Hey Angels and Alphas,
The way you treat your body—and the food that you put into it—has the power to make or break your fitness goals.
This can be especially true if you’re new to working out and dieting, but even those who have been at it for years tend to find that every so often, their eating habits get out of hand and wreak havoc on their diets. If this sounds like you, don’t despair!
Here are five tips to improving your relationship with food and keeping those cravings under control so that you can achieve your fitness goals.
1) Go For Variety
When it comes to food, we often crave what we eat the most of. If you find yourself eating the same things day in and day out, mix it up! Add some variety to your diet by incorporating new fruits, vegetables, lean proteins, and whole grains.
Not only will this help reduce cravings, but you’ll also get the nutritional benefits that come with eating a variety of foods. For example, if you want to cut down on your salt intake, add more leafy greens or cruciferous veggies like broccoli or cauliflower. These not only provide flavor, but they’re low in sodium as well.
2) Don’t Look at Junk Food Pictures
Studies have shown that looking at pictures of junk food can actually increase cravings for those foods.
If you’re trying to reduce your cravings, or establish a healthier relationship with food, one of the best things you can do is avoid looking at pictures of unhealthy foods altogether. Especially if you’re following all those “foodie” accounts on Instagram, you’re not doing yourself any favors.
You’ll find yourself craving the most delicious forms of all the foods you see online – and these delicious forms usually contain the most salt and sugar. Not to mention, junk food pictures are often enhanced to make them more appetizing. Do yourself a favor and unfollow all the food accounts you follow (except those featuring healthy recipes.)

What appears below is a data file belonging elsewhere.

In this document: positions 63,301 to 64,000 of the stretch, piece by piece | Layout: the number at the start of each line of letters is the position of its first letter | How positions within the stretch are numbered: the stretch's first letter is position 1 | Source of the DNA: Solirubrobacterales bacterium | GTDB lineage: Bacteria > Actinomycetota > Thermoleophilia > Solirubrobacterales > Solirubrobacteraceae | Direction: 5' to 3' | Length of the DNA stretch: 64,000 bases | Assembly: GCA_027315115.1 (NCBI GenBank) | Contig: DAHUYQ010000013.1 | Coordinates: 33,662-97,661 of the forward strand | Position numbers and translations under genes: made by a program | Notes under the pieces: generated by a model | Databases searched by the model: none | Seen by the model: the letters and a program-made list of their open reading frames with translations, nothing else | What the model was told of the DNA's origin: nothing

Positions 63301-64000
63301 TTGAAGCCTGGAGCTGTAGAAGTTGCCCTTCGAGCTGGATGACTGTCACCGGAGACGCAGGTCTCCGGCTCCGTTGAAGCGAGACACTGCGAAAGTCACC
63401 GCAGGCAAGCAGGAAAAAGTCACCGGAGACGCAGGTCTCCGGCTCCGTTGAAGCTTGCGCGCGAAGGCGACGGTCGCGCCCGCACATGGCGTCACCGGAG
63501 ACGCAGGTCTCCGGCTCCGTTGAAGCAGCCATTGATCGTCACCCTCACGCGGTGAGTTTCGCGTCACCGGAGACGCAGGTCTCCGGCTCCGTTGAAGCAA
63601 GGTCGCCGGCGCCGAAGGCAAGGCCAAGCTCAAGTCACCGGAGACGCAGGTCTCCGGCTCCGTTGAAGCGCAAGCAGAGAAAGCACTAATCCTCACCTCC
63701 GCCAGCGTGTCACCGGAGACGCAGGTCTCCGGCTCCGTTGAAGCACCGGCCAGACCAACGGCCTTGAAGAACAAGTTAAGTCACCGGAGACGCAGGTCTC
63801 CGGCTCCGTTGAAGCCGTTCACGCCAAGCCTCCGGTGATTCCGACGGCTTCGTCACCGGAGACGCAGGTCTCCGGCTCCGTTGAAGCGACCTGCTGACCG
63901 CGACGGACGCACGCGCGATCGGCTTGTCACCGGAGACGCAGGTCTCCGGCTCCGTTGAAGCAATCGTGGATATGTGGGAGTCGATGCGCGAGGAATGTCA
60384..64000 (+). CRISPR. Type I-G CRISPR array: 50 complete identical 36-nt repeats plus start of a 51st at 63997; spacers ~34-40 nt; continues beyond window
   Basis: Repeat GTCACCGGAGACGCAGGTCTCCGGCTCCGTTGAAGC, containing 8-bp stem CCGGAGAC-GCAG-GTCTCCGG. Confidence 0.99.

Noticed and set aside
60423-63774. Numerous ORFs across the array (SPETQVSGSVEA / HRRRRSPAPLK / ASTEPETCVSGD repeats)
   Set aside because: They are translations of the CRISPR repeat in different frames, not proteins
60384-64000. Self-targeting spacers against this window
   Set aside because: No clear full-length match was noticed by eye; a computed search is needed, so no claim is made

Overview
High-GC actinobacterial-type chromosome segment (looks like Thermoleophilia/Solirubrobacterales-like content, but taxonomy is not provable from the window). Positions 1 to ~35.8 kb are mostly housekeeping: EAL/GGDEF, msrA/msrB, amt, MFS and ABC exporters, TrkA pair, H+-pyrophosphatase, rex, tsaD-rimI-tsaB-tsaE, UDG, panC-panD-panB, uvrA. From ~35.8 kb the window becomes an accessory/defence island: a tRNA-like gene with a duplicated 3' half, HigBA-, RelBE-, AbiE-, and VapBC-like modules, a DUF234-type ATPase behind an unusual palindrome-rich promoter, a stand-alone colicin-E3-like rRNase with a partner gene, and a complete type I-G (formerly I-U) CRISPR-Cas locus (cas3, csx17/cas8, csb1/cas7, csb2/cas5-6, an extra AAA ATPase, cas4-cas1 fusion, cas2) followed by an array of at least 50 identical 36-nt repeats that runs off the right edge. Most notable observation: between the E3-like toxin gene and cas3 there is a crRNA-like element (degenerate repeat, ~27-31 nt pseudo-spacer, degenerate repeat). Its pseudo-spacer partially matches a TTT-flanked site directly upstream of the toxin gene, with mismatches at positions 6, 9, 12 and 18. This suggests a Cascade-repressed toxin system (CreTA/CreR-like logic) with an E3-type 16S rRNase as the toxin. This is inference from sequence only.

3) Plan Ahead
One of the best ways to improve your relationship with food is to plan ahead. By taking the time to meal prep or cook in advance, you can take the guesswork out of what you’re going to eat and avoid making unhealthy impulsive decisions.
If you have all your meals scheduled out for the week, it’s going to be easier for you to answer the age-old question “what do I want to eat?” that usually leads to suboptimal choices.
4) Stay Busy
It’s easy to turn to food when we’re bored, but finding other ways to occupy yourself can help reduce cravings.
Try reading, taking a walk, or calling a friend when you start feeling the urge to snack. Not to mention, taking a walk has been associated with reduced cravings for sugar and fat. And on top of that, you’ll actually be burning some extra calories.
Another way to avoid mindless snacking is by thinking about what you eat before going in for it. If it’s not something healthy or fulfilling, put it back! Sometimes willpower fails us and we end up eating something bad because our emotions get the best of us. If this happens to you, think about how it will make you feel afterward rather than during your momentary lapse in judgement!
5) Tune in to Your Cravings
Cravings are a normal part of life, but they can also be a sign that something is off balance. If you’re constantly battling cravings, it’s important to take a step back and assess your relationship with food.
Are you eating when you’re truly hungry, or are you using food as a crutch?
Once you identify the root of the problem, you can start to make changes. By tuning into your own cravings, you’ll start to identify patterns that will naturally lead you to find the trigger that causes you to crave certain foods. From then on, it’s cake. (No pun intended.)